Visits to the villages, historic archaeological sites, coastal forests, coconut plantations, traditional boat-building yards, and other parts of Mafia Island complement the sea activities and add much more interest to a holiday, and will familiarise you with the lives of the people of Mafia, who are artisans, farmers, fishermen and sailors.
mafia island lodges hotels resorts accommodation
What to see and do:
Ras Kilimani Ruins
Swim with the whale sharks
If you are in Mafia between November and April, possibly the most breathtaking activity of all is swimming with the whale sharks. These huge but gentle creatures visit the waters to the west of Mafia every year. ‘Papa Shilingi’ is what locals on Mafia Island call them – ‘papa’ means shark and ‘shilingi’ is coins – because these beautifully speckled creatures look like they have been studded with doubloons. About 12 metres long and up to 60 years old, these ocean goers - the biggest fish on the planet – are truly a wonder to behold.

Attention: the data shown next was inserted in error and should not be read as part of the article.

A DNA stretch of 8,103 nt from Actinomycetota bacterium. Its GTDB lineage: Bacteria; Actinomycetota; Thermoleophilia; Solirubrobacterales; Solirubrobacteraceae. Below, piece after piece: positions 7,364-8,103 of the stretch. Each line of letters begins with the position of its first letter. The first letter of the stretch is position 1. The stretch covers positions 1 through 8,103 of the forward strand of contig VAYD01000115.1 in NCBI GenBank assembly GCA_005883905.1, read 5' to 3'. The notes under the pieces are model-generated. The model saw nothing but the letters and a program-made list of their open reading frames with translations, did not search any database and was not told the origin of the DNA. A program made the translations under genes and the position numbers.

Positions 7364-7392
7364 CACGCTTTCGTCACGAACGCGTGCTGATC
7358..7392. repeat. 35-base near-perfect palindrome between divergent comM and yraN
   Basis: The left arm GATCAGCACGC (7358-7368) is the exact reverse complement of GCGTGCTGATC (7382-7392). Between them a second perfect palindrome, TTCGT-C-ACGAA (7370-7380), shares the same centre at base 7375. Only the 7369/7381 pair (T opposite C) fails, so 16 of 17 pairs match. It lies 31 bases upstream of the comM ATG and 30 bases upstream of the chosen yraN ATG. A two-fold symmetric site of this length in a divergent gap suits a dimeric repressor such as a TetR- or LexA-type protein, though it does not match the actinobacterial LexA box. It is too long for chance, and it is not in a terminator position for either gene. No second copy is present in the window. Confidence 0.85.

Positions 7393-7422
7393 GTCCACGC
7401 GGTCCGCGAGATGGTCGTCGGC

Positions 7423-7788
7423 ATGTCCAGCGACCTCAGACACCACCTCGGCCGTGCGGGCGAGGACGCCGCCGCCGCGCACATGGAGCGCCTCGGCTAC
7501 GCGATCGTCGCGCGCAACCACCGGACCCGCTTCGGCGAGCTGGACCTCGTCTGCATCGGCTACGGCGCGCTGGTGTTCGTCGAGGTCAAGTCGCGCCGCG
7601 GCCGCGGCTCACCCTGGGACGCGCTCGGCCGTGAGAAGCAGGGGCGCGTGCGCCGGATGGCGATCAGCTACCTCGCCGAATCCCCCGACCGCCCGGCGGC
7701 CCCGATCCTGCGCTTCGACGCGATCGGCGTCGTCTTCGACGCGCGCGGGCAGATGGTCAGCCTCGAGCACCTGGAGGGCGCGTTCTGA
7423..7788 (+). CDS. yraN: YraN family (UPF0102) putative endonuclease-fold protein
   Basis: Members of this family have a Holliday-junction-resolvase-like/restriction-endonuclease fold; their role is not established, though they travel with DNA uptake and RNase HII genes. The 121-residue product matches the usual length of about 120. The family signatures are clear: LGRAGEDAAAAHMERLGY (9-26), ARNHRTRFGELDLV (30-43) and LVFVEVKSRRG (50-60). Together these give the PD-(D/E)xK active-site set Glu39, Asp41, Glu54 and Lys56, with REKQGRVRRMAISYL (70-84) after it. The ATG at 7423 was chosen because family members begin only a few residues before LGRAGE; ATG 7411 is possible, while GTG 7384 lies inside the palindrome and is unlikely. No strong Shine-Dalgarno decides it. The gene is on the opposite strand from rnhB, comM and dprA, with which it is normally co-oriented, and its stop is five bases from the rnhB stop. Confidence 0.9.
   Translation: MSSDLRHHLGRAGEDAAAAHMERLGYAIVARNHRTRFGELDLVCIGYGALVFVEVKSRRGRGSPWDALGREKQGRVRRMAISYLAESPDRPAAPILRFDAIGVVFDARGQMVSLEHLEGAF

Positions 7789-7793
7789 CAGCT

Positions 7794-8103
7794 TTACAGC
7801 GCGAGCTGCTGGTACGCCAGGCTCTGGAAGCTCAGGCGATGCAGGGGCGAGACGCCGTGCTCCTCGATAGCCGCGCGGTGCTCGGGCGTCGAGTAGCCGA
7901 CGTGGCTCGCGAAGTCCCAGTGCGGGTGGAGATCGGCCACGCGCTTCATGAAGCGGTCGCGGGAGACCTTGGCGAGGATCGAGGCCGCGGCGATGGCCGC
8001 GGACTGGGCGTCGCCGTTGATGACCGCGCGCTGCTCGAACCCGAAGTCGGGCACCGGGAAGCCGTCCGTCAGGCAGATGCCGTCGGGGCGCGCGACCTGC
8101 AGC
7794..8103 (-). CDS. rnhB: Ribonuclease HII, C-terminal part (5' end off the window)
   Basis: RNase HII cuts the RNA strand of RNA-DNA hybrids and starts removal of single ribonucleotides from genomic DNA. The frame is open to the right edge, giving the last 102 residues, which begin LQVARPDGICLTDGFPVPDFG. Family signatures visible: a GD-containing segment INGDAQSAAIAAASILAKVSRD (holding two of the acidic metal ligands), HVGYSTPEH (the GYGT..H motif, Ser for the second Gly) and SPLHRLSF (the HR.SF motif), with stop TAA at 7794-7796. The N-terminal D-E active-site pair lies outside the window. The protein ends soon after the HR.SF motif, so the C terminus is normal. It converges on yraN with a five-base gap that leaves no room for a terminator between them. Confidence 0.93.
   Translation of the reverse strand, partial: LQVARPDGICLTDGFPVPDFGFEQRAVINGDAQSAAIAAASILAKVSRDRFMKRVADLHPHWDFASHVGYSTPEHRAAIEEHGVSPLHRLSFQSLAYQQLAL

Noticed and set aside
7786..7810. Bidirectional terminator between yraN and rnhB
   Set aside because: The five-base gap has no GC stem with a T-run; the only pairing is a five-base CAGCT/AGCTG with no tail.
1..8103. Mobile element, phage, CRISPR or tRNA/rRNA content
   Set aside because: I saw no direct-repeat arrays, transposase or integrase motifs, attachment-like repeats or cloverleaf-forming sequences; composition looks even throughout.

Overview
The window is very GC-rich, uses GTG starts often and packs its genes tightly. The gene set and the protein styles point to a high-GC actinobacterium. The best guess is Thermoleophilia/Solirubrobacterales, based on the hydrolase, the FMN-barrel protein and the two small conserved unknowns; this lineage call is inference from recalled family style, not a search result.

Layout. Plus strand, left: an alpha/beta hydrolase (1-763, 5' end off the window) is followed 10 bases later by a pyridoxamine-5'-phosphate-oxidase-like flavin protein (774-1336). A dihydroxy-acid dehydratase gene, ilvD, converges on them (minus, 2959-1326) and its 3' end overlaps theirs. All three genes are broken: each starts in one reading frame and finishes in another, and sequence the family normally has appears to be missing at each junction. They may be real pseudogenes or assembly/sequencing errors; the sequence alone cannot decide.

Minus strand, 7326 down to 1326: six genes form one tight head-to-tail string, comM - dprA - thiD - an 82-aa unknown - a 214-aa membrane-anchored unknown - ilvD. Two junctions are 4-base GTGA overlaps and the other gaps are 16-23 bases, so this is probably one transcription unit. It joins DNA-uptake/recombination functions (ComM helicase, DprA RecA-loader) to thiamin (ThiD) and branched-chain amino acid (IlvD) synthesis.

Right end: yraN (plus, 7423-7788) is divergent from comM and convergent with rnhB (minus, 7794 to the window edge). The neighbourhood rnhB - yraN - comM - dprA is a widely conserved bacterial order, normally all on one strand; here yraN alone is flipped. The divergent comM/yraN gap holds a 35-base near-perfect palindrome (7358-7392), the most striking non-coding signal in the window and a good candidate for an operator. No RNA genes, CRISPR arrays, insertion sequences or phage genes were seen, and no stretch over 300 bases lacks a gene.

Go hippo spotting
We may be in Africa but an island like Mafia is not where you would naturally expect to find a hippo population. Nonetheless there is a rogue gang of them who can be spotted on occasion, particularly at dusk. Thought to have been washed over from the Rufiji Delta on mainland Tanzania, nobody knows for sure how they ended up here, and there’s only a handful, but with great luck you might spot them if your guide takes you to look for them on the way back from a day trip.
Visit Chole Island.